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Unnatural Death 2017 - Dr Mark Burgin

26/07/17. Dr Mark Burgin BM BCh (oxon) MRCGP considers how a low-cost generalist screening report can assist the coronial process.

Coroners become involved with deaths where the cause is unknown, violent, where the person was deprived of liberty or the death (not cause) is unnatural.

The coroner depends upon the relatives of the deceased to provide evidence where the death was unnatural due to improper or negligent treatment (clinical negligence).

Once opened, an inquest addresses 4 questions about the death - who, when, where and how – but the inquest will not further consider the clinical negligence. (1)

Where a death was, e.g. on a terminal care pathway, the Coroner will consider Article 2 of the European Human Right Act and whether a larger inquest is required. (3) (2)

Investigating the death

The Coroner investigates a death by asking for statements and a pathologist performs a post mortem examination to confirm the death was from natural causes.

Where the death has been caused wholly or partly by improper or negligent treatmentthe death will be unnatural even if the pathologist has said that it was natural causes.

Understanding the difference between a death from natural causes and an unnatural death is difficult. e.g. pneumonia where a doctor failed or delayed antibiotic treatment is unnatural.

The relatives can instruct an expert to write a low-cost generalist screening report to show the coroner that there is reasonable suspicion that the deceased has died an unnatural death.

Chain of Causation

There must be a chain of causationand the Coroner will only inquire into acts and omissions that are directly responsible for the death but will thoroughly examine all steps in that chain. (4)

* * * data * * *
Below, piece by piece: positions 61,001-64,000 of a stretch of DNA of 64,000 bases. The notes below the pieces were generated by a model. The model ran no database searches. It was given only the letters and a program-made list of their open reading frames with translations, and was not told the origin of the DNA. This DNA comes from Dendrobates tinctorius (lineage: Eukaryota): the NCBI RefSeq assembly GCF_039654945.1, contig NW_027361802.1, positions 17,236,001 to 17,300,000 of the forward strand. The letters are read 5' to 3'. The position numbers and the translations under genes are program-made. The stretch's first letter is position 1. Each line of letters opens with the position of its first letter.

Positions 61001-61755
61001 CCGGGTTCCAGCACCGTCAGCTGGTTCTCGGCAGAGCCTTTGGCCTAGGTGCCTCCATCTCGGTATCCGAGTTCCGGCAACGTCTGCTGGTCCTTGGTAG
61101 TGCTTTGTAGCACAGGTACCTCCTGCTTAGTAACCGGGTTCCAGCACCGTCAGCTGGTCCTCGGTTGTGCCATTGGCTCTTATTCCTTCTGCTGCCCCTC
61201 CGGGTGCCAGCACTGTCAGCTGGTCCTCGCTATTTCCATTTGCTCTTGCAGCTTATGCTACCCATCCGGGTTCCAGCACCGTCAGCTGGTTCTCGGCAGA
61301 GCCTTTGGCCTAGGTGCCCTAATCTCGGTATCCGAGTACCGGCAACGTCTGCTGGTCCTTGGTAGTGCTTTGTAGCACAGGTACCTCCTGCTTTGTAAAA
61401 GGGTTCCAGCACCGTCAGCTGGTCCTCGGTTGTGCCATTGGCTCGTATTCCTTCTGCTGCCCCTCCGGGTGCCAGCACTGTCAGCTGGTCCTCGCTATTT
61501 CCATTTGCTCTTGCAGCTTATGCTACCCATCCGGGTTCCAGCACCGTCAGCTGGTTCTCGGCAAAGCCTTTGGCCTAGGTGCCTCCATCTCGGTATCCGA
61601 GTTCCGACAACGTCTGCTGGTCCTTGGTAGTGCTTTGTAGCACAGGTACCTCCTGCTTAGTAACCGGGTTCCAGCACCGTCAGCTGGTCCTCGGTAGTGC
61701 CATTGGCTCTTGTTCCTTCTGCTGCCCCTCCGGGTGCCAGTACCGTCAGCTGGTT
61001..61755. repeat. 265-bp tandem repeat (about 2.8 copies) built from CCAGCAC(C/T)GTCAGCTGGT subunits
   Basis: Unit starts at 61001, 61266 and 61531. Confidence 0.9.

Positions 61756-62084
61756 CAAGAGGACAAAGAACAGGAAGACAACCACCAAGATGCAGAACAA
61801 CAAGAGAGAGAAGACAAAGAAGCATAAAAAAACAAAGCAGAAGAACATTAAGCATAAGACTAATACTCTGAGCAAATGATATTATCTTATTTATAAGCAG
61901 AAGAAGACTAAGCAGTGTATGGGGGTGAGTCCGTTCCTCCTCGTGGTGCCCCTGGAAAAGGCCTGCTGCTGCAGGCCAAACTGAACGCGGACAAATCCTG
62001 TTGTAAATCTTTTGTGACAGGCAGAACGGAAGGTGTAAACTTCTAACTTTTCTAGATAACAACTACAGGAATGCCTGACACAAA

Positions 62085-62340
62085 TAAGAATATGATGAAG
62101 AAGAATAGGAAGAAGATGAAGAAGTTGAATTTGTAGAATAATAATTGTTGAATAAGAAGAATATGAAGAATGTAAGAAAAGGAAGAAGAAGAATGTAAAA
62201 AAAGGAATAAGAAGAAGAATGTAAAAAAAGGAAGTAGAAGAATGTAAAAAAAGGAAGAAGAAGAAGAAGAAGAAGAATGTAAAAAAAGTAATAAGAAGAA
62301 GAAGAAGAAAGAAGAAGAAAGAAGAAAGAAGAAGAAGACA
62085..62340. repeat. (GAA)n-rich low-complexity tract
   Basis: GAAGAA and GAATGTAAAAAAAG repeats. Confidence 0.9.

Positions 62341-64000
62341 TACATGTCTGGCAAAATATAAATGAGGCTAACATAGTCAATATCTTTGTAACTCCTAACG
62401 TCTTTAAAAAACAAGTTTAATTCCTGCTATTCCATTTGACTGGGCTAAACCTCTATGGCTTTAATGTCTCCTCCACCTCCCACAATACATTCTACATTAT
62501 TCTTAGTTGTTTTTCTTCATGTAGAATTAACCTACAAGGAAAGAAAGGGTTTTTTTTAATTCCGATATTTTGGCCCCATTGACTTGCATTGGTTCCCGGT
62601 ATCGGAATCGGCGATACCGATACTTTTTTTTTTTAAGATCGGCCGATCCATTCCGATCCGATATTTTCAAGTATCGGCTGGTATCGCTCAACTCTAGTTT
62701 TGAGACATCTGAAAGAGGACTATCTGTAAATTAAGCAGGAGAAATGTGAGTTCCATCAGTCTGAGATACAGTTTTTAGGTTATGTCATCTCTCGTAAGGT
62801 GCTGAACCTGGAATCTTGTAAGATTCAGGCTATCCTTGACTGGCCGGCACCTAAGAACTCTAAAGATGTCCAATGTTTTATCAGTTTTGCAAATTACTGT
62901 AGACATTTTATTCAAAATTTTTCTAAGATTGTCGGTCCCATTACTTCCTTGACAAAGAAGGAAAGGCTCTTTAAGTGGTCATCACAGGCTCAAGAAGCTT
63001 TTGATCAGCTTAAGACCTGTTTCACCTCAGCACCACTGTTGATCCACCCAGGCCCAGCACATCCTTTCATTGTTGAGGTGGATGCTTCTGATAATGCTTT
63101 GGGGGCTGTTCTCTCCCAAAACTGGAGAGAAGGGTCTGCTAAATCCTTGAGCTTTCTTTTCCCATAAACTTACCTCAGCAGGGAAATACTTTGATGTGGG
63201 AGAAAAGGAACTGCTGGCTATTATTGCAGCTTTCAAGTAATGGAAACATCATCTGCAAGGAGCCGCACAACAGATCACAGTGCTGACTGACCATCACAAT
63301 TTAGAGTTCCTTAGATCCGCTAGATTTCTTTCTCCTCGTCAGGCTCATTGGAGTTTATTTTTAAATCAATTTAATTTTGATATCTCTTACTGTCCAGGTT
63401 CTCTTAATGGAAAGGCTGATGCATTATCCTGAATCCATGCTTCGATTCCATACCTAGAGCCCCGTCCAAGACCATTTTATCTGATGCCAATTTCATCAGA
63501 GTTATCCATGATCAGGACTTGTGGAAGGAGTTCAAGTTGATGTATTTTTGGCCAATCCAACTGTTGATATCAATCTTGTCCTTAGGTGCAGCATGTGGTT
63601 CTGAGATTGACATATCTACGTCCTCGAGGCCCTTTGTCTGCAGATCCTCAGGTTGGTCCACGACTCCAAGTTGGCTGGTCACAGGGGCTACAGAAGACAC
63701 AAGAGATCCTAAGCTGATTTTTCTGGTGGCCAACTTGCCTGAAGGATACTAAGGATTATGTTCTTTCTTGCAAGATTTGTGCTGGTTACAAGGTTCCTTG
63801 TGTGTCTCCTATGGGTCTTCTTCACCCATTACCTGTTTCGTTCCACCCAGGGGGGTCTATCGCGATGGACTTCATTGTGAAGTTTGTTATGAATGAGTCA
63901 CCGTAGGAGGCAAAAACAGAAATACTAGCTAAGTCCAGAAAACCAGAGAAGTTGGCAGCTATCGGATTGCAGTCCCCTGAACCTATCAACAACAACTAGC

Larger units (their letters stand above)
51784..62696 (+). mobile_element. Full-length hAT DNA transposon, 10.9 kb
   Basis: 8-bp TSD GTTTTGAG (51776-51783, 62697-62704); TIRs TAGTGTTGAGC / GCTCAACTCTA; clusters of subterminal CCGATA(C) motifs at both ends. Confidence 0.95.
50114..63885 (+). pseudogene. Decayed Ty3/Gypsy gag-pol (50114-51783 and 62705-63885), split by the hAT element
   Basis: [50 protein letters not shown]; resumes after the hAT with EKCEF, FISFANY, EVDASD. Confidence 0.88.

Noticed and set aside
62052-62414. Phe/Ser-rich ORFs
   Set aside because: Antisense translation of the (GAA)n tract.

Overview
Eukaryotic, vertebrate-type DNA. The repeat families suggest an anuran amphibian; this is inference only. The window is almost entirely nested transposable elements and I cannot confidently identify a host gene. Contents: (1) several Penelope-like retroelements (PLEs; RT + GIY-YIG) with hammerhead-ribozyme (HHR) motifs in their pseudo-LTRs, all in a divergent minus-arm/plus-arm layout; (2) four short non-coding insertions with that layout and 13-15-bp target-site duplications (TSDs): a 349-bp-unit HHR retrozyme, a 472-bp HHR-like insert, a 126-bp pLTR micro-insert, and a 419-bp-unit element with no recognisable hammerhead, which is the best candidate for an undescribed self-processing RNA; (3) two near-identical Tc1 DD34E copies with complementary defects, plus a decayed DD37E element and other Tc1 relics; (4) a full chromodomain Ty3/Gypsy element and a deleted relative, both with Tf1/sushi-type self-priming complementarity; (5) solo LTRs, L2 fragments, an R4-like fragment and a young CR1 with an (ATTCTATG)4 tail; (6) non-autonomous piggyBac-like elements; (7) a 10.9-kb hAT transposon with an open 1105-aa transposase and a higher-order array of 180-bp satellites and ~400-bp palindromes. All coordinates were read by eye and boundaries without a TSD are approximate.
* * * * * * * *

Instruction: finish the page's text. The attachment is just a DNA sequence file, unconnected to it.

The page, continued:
The relatives may want the coroner to consider the broad circumstances and may have specific questions on whether an individual doctor’s action contributed to the death.

The relatives can tell the Coroner at an inquest anything that they feel is important but the Coroner can only look deeper if an action that led to the death was not too remote.

The screening report is not limited in this way and can assist the family by considering whether any individual professional might have contributed to the death.

Coroner’s conclusions

Coroner’s conclusions can disappoint relatives who expect the type of verdict given in other courts but understanding that conclusions are written in code can help.

A narrative conclusion may use words such as; contributed to, because, inadequate, inappropriate, insufficient, lacking, unsuitable, unsatisfactory and failure.

Neglect goes further than clinical negligence as it is a gross failure to provide basic medical attention e.g. when doctor on balance fails to make simple (‘basic’) checks that leads to the death.

The level of proof required for conclusions varies from unlawful killing (beyond reasonable doubt), accident, alcohol or misadventure (on balance) or open (insufficient evidence). (5)

The conclusion misadventure means a deliberate human act which unexpectedly and unintentionally goes wrong e.g. sporting accident but can be used where a doctor has made a mistake.


The strength of the Coroner system is that by not attempting to assign blame it can maintain independence and authority but depends on relatives to raise concerns.

The Coroner’s role is to bring the facts of the case to the public and with powers and resources that are not available to the normal person.

Coroners typically conclude their findings in less than a year and can make a report how to avoid similar deaths in future and to improve medical care.

The Coroner’s inquest may close a chapter or raise further questions but always gives the family useful information as to whether the issues are worth pursuing.

Doctor Mark Burgin, BM BCh (oxon) MRCGP is on the General Practitioner Specialist Register.

Dr. Burgin can be contacted This email address is being protected from spambots. You need JavaScript enabled to view it. and 0845 331 3304 website

  1. R v HM Coroner for Western District of East Sussex, Ex p Homberg (1994)

  2. R v HM Coroner for North Humberside and Scunthorpe, ex parte Jamieson [1995] QB 1.

  3. R (Middleton) v HM Coroner for West Somerset [2004] 2 AC 182)

  4. Coroners and Justice Act 2009

  5. Chief Coroner 2016 guidance number 17 Conclusions: Short-Form and Narrative

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